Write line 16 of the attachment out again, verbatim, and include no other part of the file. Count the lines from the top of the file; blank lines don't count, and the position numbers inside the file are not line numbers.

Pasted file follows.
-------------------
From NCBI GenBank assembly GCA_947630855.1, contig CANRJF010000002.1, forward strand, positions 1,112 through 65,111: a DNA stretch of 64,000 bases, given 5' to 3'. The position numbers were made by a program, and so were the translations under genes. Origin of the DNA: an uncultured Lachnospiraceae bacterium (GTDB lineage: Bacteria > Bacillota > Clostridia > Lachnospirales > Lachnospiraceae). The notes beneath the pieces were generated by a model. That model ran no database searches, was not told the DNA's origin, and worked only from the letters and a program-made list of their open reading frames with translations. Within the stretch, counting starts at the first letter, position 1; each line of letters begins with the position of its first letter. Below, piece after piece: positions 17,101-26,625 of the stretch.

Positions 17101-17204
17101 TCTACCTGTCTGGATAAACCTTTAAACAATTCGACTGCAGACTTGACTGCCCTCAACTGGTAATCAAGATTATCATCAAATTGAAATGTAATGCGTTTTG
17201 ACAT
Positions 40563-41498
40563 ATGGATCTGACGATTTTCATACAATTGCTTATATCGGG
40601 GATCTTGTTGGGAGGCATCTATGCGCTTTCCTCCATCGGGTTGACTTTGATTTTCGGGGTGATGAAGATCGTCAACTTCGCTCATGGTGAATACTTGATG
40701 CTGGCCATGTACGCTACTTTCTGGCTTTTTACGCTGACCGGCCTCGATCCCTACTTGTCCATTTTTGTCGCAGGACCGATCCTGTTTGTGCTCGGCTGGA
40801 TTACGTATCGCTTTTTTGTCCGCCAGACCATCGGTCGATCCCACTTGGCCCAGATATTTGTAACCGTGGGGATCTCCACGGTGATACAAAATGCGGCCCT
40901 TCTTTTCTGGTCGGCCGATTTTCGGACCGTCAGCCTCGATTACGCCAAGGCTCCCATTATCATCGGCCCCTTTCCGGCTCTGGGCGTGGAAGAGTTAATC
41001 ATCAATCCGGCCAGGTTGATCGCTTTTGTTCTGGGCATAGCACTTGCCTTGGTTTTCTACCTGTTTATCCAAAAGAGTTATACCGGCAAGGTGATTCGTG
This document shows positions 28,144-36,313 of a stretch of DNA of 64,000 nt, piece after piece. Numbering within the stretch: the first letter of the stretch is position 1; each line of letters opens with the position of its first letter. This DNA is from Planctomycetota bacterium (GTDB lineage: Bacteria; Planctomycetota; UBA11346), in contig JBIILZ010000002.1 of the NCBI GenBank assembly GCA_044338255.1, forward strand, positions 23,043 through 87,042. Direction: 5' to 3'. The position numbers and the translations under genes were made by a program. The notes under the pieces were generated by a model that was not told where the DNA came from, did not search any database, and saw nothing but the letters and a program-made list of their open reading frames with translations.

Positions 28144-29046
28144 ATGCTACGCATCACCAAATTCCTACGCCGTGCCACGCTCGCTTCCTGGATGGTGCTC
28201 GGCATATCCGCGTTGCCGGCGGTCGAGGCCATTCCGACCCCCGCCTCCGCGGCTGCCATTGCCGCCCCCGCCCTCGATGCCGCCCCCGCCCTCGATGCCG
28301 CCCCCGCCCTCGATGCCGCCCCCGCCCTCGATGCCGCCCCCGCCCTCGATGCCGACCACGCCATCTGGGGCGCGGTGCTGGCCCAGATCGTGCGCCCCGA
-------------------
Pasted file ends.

28301 CCCCCGCCCTCGATGCCGCCCCCGCCCTCGATGCCGCCCCCGCCCTCGATGCCGACCACGCCATCTGGGGCGCGGTGCTGGCCCAGATCGTGCGCCCCGA